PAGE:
I’ve decided that I’ll resume doing Stilgherrian Live Alpha and will record episode 6 live on the Internet tonight at 9.30pm Sydney time. See you then.
Stilgherrian’s links for 13 July 2008 through 17 July 2008, gathered with moss like a rolling stone doesn’t:
- Flat Earth News: The official website for Nick Davies' book, which various people have suggested I read.
- Straw man | Wikipedia: "A straw man argument is an informal fallacy based on misrepresentation of an opponent's position." Tagged as a reminder to certain blog commenters.
- Zappos.com: Who'd have thought that people would buy shoes online? Who'd have thought that a company would use Twitter and other social media to do great customer service (or so I'm told)?
- Journalism: A Toxic Culture? (Or: Why Aren’t We Having More Fun?) | contentious.com: Amy Gahran helps explain why journalists are so defensive about their craft these days, and posits that they have "Priesthood Syndrome".
- The plastic buttons we push | Amit Gupta likes you!: How do you make a living? Is it by pushing plastic buttons all day?
- Is Social Media The Ultimate Buzz Kill? | Awake At The Wheel: Are we becoming so addicted to telling people about what we're experencing that we actually forget to experience it?
- Principia Discordia Hardback | Synaptyclypse Generator: The central Discordian text, "Principia Discordia", is once more available in hardback. I am well pleased.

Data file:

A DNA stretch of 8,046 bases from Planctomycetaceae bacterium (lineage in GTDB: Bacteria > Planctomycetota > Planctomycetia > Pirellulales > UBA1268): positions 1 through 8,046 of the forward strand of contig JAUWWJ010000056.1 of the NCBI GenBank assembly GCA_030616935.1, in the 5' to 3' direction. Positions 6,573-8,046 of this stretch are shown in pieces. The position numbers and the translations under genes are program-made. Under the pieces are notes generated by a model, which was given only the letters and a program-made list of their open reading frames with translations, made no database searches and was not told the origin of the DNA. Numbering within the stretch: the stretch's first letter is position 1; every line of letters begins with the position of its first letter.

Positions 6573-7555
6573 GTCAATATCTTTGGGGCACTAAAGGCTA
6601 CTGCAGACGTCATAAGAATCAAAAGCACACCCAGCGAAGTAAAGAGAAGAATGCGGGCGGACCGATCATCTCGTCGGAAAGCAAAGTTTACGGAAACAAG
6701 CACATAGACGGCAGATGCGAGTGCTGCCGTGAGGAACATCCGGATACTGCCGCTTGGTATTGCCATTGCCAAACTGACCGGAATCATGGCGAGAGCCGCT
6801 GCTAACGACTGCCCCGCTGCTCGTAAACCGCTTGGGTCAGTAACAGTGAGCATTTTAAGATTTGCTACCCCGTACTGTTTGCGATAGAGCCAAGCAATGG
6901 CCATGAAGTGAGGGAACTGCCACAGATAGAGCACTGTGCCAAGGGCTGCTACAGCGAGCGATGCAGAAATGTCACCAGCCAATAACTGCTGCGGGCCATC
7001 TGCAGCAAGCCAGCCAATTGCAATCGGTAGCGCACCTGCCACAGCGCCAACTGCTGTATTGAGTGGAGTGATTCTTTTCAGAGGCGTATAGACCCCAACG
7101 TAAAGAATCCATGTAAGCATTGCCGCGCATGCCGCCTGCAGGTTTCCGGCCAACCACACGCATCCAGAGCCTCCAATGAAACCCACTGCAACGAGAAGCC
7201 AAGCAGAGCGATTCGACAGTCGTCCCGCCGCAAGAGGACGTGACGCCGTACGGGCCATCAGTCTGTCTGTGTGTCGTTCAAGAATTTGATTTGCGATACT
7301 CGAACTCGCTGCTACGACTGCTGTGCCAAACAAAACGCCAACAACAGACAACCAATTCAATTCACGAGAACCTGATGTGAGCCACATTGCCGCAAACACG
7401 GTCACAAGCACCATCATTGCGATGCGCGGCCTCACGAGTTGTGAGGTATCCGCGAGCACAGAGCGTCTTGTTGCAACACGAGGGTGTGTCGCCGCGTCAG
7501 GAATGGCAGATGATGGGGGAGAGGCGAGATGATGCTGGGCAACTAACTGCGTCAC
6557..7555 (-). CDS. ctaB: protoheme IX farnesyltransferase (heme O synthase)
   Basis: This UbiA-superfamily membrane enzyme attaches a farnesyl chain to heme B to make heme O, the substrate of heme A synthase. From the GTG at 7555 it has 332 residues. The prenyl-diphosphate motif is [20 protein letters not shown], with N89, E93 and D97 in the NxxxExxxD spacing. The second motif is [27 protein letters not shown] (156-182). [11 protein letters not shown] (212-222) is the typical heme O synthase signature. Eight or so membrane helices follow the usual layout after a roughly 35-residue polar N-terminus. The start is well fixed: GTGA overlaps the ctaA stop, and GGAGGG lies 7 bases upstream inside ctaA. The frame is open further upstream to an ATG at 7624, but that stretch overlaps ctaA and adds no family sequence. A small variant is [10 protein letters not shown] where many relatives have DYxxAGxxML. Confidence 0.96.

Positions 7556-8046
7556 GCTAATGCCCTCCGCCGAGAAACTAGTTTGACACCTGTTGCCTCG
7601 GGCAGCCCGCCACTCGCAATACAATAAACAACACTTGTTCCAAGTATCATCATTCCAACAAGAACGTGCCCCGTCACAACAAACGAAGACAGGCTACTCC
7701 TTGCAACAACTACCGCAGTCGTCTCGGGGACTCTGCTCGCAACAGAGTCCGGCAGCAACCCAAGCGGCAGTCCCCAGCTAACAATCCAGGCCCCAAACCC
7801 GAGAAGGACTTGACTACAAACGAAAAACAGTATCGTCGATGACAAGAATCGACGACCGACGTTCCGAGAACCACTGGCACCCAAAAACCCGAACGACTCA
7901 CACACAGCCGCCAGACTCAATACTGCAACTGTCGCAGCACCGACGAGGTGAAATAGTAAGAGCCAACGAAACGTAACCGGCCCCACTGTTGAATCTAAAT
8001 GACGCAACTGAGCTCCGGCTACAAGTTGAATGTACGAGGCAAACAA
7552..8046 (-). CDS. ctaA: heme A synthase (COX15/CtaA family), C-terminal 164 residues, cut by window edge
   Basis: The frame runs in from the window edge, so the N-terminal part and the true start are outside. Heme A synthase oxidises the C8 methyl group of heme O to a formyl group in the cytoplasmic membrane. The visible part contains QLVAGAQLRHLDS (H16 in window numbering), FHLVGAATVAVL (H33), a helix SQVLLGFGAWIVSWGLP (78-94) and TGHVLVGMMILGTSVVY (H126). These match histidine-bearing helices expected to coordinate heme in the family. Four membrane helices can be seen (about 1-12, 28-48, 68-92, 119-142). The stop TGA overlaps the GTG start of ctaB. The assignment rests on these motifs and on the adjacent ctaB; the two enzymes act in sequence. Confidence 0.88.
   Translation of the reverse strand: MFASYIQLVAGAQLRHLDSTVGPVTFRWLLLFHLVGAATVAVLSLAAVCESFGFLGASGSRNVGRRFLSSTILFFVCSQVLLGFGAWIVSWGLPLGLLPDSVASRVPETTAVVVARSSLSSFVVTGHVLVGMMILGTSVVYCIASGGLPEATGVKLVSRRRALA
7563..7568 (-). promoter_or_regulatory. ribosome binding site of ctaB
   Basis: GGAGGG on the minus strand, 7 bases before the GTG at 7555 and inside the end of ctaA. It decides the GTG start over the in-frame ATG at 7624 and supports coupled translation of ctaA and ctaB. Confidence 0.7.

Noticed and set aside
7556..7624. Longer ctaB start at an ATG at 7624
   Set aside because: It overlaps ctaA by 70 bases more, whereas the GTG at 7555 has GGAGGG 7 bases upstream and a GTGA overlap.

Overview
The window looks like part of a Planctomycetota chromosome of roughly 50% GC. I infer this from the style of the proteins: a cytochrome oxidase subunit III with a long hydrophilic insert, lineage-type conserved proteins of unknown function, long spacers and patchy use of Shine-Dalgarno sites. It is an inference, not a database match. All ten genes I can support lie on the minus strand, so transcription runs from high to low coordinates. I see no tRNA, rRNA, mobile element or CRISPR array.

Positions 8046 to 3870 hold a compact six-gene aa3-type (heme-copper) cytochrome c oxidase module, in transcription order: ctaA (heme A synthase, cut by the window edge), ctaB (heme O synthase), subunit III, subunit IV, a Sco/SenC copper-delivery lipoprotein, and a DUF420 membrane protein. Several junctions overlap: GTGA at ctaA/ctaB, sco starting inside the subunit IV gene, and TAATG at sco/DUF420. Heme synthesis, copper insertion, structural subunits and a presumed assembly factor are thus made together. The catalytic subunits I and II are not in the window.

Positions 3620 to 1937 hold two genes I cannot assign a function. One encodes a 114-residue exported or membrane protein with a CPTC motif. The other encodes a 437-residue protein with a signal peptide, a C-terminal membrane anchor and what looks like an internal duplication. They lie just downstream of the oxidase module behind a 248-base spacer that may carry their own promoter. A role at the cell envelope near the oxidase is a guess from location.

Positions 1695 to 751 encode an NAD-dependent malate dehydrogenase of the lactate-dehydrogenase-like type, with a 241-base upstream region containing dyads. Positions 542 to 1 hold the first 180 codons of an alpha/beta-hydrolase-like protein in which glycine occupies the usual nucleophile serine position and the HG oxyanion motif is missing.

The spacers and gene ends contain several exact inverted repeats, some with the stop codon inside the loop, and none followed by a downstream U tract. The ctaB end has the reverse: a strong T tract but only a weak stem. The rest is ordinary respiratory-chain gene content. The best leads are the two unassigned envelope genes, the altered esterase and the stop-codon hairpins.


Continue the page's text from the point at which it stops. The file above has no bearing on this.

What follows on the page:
- DIY carbon change | Unleashed: "Sometime in the last two weeks I stopped believing in government," says Mark Pesce. If governments are failing to respond to this vital issue, then we can ignore them and handle this ourselves.
What is the future of journalism? To judge by the discussion at this week’s Future of Media Summit held simultaneously in Sydney and Silicon Valley (and every other “new media” conference I’ve been to lately) it’s endless bloody whingeing. Whingeing about how journalism has standards and bloggers are all “just” writing whatever they think.
The panels in both cities covered the same, tired old ground. The new “participatory media” and “citizen journalism” would never be Real Journalism, because Real Journalism is an Art/Craft/Profession. Real Journalism involves research and fact-checking and sub-editing. There’s a Code of Ethics. But “these people”, as bloggers get labelled, these people just sit around in their pyjamas and write whatever comes into their heads.
Whew! The Future of Media Summit 2008 was exhausting yesterday! I’ll be writing something this morning, but I’m not sure what yet. Stand by. Meanwhile you can get a taste of the action by reading Mark Pesce’s thoughts on the Future of Live Television (Part 1, Part 2), and Erin Moss’ notes on the Sydney Future of Journalism session and plenty more linked from the Future of Media Blog. Plus of course there’s the Summize feed of everyone’s Twitter traffic.
I think I might make this a regular feature? Should I just use some automated social bookmarking tool to generate the page?
- Over at New Matilda, Ben Eltham has written a fine summary of The Super Seasprites Saga. He links to an explanation of the sunk cost fallacy which probably contributed to this monumental fuck-up.
- Laurel Papworth’s piece 2020 Summit: Objective Journalists vs Passionate Blogging, which I’m planning to respond to at length some time this weekend.
- A piece from The New Yorker, Scents and Sensibility: What the nose knows, which ponders, amongst other things, why one molecule smells of spearmint when its exact mirror image smells of caraway. (Hat-tip to 3 Quarks Daily.)
- And for a change of pace, try the selection of First Dog on the Moon cartoons which were published in Crikey through January and February.
Four pieces feels about right for today.